Inside North Fork Road
The one thing Polebridge is known for is the Mercantile and their huckleberry bearclaws; a sickeningly sweet pastry the size and shape of a young grizzly's forefoot. I had been there before and wasn't really a fan of the bakery. Everything is made the day before, so the pastries are rather stale and dry. But, when in Rome and in need of carbohydrates for the day ahead. I enjoyed my huckleberry treat while trading stories with a through hiker on his way to Washington.
There's a little known entrance to Glacier National Park just east of Polebridge, complete with ranger station and fee collection site. Thankfully they were able to accept credit cards (how do they get internet way out here?), so I was able to save the rest of my cash for a much anticipated post-ride beer. Upon greeting the ranger, I had expected her to give me the speech,
"Do you have bear spray? Do you have three? You WILL see a grizzly here. And, you WILL be eaten alive."
I had already heard this speech many times before, mostly from concerned family. One of my primary reasons for doing this particular ride was to get over my own fear of riding alone in grizzly country. But, what she actually said was,
"You are about to enter the most wild and beautiful section of National Park in existence. You'll have a fantastic ride! Take your time and enjoy!"
Thank you, random forest ranger! You've calmed my nerves enough to begin the journey. Even still, I would be counting the miles to Lake McDonald, 25 of them, every tenth of a mile, loud enough for all wildlife to hear me passing through.
The first eight miles were uneventful. It's open to vehicle traffic, but I didn't see a single vehicle until reaching the gate at Logging Creek ranger station. Strangely enough, the only person I saw was a lone man going for a morning jog a few miles from the entrance. He said hi and waved as I passed, so it was obvious he wasn't running from anything.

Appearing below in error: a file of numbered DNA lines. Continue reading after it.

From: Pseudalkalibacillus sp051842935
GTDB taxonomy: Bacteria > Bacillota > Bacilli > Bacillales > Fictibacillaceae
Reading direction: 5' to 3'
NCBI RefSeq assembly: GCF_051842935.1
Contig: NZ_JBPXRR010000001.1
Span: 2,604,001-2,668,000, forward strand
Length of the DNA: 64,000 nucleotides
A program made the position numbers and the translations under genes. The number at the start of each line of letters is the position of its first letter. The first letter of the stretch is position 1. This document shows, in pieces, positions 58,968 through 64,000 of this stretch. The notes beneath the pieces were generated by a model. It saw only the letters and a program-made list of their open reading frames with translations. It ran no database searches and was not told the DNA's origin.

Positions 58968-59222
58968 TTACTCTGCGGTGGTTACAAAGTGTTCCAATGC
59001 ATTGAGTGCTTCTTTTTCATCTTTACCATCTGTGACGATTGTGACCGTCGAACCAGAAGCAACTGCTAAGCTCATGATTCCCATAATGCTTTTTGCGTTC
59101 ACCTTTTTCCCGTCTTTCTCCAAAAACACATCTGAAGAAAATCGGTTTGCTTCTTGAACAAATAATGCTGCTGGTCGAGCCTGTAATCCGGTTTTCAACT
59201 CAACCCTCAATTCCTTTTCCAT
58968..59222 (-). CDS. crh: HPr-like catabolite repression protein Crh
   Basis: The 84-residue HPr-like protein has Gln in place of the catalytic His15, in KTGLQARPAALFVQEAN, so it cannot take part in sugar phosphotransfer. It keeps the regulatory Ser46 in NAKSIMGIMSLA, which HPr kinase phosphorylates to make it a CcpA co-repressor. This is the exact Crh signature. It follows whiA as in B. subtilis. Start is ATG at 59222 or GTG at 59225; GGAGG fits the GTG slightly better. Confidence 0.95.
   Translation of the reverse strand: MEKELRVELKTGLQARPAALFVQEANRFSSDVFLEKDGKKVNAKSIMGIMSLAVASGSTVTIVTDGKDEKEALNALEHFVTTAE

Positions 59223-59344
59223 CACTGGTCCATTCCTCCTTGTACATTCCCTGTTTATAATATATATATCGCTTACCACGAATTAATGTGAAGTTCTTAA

The road closes to motorized traffic at Logging Creek and becomes rough and overgrown rather quickly. There are a handful of steep climbs and descents as the road meanders from one glacial drainage to the next. One short section was completely washed out from the unusually wet winter and spring. The Anaconda creek had overtaken the road, which required me to hike-a-bike and leap from side to side several times. Wildfires from years before have made most of the forest in this region thick and stocky. This made it necessary to ride much slower than normal as to not surprise any furry friends around concealed corners. I continued to count the miles aloud.
I can see for miles and miles.
Fortunately, I made it the entire way to Lake McDonald without running into a bear. I did, however, spot one lone hunter on the road. A grey wolf heard me coming and was already trotting away before I was close enough to see him. Now my fancy new GPS unit has a built-in camera, so I was able to quickly snap a photo before he darted into the thickets. It wasn't until a few miles later that I see a sign warning of the wolf pack to the northeast. This was definitely not a common coyote.
The wolf - barely visible at the end of the road.
Once at Lake McDonald, the first view of Glacier Park for most visitors, I had planned on a quick lunch break at Apgar. But, entranced with the wonderful bike trails my route had me on, it wasn't until a mile after that I had realized I missed the turn off. At that point I was closer to West Glacier. So, I pull into a touristy restaurant and ice cream parlor to get myself some Sweet Peaks ice cream and Montana Coffee Traders cold brew.
I hear as I unstrap my helmet. Coincidentally my brother and his family, who are also in town for the wedding, come strolling out of the same restaurant. They are on their way up Going to the Sun road for the day. It's funny how such a grand area can seem so small.
At West Glacier I was only halfway into my day's ride, but it felt as though it were already over. At this point the remaining roads, although primarily unpaved, were through populated areas. The route took me almost directly west, through the recreational lands known only by locals. You won't see many tourists in these parts. What land isn't privately owned is either Forest Service or owned by a logging company. A few miles of the route, owned by F.H. Stoltze Land & Lumber, was under active logging and closed to vehicle traffic. Signs advised of the private land, but allowed for non-motorized recreational use.
A few miles of pavement brought me back into the heart of Whitefish. I put my legs up on the lawn at Bonsai Brewing Project and enjoyed that post-ride beer while I waited for my ride to the next adventure.
North Fork of the Flathead River.
58 miles (110 total)